Jonah Peretti, the founder and CEO of BuzzFeed, is a big fan of labor unions—as long as they come nowhere near BuzzFeed. According to BuzzFeed reporter Cora Lewis, Peretti told employees this week that “I don’t think a union is right for BuzzFeed,” citing the fact that BuzzFeed is structured more like a tech startup than a traditional media company and his own belief that unionization would negatively affect the salaries of BuzzFeed’s writers and reporters (in whom the company has invested tens of millions of dollars).
Late last month, Recode reported that NBCUniversal is preparing to invest $250 million in BuzzFeed, a play that would value the site at $1.5 billion. This newest round of funding (last year, it was merely $50 million from Andreessen Horowitz) raised a still unanswered question: How is BuzzFeed doing financially? According to internal documents obtained by Gawker, the answer is: Good. The company’s revenue tripled from 2012 to 2013, and reached $46 million in the first half of last year. Its investment in editorial has doubled each year. The documents also prove clearly for the first time that BuzzFeed pays millions of dollars to sites like Facebook to boost its clients’ advertising campaigns.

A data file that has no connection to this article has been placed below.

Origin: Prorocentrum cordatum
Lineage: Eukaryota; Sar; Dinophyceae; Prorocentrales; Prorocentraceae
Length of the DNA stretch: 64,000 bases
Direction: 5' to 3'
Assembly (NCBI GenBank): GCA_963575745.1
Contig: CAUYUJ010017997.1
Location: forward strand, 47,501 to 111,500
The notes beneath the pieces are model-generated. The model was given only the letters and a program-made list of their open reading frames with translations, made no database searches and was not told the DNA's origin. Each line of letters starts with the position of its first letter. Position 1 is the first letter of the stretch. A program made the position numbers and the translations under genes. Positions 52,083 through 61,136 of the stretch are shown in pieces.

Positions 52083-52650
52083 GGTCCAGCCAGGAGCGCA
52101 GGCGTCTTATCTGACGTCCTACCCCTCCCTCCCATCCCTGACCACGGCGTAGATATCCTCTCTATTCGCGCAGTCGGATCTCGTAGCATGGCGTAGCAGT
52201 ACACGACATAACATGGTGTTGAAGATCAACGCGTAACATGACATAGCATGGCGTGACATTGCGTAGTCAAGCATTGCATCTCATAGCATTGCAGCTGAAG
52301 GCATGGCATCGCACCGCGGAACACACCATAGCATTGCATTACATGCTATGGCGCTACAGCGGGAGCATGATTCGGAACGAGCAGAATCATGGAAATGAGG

On April 16, Gawker contacted BuzzFeed editor-in-chief Ben Smith with evidence that his site had deleted a post criticizing Pepsi, a BuzzFeed advertiser, under pressure from the beverage manufacturer. In response, Smith invited Gawker to interview him and BuzzFeed CEO Jonah Peretti at the company’s New York office. A transcript of the interview, which took place on April 17 and concerns BuzzFeed’s ongoing review of deleted content, can be found below. It has been lightly edited for clarity.